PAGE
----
Cape Internet Exchange pumps

Paul Vecchiatto
By Paul Vecchiatto, ITWeb Cape Town correspondent
Johannesburg, 08 Dec 2010

After a year in service, the Cape Internet Exchange (CINX) is pumping through 500Mbs of data from 16 peers that connect with each other over the Internet Service Providers Association's (ISPA) managed connection.

ISPA says the actual traffic volumes could be higher as the above measure only accounts for the volumes that are crossing the switching fabric - the network topology where network nodes connect with each other via several network switches.

ISPA's Johannesburg and Cape Town exchanges encourage the local routing of Internet traffic not destined for international locations.

CINX is hosted at Internet Solutions' data centre in Cape Town, and was built using two carrier-class switches donated by Juniper Networks and XON.

The Cape Town exchange was reintroduced in October 2009 to allow members to route Cape Town traffic locally, rather than needing to route it through Johannesburg or through international links. CINX allows all service providers (not just ISPA members) to interconnect networks and exchange traffic in order to save costs.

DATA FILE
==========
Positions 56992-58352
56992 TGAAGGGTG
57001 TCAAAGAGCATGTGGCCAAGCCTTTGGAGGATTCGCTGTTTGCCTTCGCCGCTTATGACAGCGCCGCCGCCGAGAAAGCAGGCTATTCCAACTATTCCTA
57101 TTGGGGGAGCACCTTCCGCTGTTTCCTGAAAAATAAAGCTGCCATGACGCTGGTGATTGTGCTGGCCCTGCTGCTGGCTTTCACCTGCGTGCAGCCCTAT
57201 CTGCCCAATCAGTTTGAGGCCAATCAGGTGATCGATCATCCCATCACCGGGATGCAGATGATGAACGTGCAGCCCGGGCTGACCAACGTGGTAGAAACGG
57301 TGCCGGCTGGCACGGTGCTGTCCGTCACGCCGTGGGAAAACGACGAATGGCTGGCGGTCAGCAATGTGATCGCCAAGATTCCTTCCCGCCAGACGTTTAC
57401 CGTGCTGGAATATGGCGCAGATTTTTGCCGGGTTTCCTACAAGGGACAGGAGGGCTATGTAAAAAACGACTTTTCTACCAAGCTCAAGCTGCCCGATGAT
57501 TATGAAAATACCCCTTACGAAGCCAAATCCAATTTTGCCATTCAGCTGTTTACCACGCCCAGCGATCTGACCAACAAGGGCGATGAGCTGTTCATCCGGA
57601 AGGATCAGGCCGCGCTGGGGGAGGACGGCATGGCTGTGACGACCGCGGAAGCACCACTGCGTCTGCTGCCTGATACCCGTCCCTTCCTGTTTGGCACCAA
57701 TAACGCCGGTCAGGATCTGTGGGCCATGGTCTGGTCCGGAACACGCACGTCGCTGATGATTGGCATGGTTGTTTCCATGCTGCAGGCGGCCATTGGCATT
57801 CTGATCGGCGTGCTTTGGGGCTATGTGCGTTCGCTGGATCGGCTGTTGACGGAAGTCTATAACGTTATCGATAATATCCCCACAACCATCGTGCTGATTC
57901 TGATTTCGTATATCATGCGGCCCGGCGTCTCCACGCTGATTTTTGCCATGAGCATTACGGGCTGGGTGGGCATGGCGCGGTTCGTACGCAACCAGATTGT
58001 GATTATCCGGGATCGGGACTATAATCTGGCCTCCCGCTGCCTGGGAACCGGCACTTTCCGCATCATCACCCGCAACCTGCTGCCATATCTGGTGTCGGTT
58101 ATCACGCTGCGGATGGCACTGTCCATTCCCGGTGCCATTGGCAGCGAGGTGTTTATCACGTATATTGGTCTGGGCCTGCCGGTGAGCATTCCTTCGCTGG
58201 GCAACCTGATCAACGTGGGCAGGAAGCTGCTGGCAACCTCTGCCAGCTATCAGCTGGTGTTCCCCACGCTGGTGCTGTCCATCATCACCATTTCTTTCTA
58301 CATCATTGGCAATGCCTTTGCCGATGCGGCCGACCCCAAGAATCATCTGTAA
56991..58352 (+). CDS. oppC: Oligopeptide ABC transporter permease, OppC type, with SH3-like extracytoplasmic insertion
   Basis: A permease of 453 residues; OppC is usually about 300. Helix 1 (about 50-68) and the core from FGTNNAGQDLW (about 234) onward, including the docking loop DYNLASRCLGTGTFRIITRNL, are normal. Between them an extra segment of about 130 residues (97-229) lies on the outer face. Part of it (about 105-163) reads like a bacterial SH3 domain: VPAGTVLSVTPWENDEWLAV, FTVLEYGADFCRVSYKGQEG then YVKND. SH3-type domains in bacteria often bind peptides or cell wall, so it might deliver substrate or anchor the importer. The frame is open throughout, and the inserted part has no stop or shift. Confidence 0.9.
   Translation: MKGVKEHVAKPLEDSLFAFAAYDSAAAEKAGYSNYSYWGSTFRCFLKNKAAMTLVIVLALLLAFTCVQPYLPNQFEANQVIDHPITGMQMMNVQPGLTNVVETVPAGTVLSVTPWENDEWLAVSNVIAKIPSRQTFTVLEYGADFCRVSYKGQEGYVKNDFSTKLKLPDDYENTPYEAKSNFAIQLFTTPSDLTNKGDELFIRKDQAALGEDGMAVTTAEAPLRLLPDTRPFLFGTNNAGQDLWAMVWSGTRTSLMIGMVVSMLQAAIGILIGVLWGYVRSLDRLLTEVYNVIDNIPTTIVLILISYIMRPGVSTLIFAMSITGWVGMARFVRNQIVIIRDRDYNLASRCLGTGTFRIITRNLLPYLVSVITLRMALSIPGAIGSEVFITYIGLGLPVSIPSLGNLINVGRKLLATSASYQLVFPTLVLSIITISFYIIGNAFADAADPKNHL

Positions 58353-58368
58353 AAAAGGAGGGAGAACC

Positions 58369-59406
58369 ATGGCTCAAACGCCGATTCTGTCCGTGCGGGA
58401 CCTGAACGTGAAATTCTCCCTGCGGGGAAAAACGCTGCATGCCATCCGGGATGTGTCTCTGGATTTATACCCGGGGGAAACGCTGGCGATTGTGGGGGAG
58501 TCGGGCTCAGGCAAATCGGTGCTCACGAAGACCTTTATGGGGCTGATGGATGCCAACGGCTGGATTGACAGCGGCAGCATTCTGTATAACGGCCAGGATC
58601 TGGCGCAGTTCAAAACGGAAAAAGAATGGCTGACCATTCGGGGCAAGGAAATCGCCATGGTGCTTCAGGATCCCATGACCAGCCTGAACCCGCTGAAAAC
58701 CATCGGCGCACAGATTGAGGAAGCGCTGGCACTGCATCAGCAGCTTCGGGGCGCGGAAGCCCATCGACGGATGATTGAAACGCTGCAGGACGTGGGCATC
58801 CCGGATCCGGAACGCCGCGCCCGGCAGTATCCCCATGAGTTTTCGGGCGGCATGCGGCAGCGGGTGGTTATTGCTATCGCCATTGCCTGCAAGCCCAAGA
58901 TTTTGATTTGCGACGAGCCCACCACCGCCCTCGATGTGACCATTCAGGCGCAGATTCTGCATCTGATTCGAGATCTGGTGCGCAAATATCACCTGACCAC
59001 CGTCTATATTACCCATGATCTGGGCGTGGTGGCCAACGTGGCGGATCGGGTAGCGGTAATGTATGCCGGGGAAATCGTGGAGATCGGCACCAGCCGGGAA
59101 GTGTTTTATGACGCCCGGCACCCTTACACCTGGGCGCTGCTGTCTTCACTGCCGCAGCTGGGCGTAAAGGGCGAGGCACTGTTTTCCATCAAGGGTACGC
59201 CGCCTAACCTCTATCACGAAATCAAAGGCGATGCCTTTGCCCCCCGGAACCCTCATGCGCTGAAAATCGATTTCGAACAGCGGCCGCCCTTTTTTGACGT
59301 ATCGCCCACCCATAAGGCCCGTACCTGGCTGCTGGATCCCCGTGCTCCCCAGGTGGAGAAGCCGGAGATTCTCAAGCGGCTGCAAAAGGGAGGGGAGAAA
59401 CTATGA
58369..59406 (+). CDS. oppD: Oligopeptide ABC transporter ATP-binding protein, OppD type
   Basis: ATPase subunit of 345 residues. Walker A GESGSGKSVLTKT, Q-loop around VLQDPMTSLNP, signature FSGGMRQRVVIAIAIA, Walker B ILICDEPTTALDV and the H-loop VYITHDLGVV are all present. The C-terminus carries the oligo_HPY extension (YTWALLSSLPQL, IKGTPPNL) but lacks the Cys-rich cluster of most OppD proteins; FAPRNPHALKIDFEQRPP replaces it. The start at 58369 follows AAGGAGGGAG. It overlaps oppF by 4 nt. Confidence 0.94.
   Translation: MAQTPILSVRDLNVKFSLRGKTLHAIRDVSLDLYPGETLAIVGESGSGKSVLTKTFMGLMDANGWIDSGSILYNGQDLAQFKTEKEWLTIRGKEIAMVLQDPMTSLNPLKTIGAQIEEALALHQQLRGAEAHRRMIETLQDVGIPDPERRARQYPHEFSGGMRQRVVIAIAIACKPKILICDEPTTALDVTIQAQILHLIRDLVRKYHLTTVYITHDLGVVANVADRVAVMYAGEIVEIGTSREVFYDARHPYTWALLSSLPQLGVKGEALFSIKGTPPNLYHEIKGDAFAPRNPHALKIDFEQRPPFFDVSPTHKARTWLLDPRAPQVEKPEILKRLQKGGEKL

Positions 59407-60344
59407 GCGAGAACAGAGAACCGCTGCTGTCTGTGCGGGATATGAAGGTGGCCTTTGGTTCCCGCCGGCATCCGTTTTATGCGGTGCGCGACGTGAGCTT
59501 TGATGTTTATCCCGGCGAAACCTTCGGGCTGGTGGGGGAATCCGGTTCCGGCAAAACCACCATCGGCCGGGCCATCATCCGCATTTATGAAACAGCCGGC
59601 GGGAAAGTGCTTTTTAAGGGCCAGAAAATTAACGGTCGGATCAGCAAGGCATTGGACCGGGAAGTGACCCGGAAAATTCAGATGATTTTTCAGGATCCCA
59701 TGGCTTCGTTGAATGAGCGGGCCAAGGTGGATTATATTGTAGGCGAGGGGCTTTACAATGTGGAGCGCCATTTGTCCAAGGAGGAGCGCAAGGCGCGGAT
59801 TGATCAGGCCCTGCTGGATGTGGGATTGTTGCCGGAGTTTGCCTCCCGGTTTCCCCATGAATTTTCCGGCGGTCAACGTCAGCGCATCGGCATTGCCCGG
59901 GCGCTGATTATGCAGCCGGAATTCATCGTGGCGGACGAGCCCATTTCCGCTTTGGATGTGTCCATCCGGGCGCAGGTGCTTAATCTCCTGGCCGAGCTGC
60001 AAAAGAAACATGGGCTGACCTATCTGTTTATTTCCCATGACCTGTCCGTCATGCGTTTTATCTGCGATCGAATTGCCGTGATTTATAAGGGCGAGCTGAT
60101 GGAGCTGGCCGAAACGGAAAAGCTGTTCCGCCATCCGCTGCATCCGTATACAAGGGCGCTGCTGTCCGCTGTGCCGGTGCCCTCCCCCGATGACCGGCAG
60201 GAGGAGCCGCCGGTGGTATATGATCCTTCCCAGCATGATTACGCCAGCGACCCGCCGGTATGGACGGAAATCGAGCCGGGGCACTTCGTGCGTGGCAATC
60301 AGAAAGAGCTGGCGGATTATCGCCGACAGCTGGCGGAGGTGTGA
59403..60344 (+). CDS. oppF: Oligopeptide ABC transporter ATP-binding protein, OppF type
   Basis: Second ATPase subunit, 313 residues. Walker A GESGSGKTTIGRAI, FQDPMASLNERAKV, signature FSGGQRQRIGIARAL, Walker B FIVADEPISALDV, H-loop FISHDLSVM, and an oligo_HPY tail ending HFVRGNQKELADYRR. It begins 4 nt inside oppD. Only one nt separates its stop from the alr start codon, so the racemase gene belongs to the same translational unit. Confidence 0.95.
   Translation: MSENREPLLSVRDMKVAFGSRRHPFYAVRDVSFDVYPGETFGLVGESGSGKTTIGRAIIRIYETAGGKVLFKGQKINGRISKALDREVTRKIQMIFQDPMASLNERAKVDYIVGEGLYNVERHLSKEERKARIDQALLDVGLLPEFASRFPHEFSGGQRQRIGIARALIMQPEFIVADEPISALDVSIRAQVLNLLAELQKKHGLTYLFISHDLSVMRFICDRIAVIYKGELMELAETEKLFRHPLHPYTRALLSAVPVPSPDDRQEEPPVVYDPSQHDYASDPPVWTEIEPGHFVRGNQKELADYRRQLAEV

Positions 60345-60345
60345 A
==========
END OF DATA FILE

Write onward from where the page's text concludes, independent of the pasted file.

Rob Hunter, chair of the INX Working Group at ISPA, says the association decided to bring back CINX to meet overwhelming demand from members with operations in Cape Town for a local exchange in the city. Since then, ISPs and Internet users in the city have generated more than enough traffic to justify the need for CINX.

Hunter adds that ISPA's new policies around equivalent line charges are one reason that there has been such interest in peering via CINX in the Cape Town region. Another lies in the fact that Cape Town's Internet usage has shot up dramatically as online media, call centres and other heavy Internet business users have flourished.

CINX adds an extra layer of redundancy to Cape Town's Internet infrastructure and also boosts the performance of local Internet usage in the region, by creating shorter routes between ISPs. It also helps to reduce costs to the benefit of ISPs operating in the Western Cape.

Hunter noted that the Johannesburg Internet Exchange (JINX) has also experienced dramatic growth in the past year, with the amount of traffic that passes through the exchange growing more than 100%, to 2Gbps. JINX currently has 27 ISPs that peer using the exchange.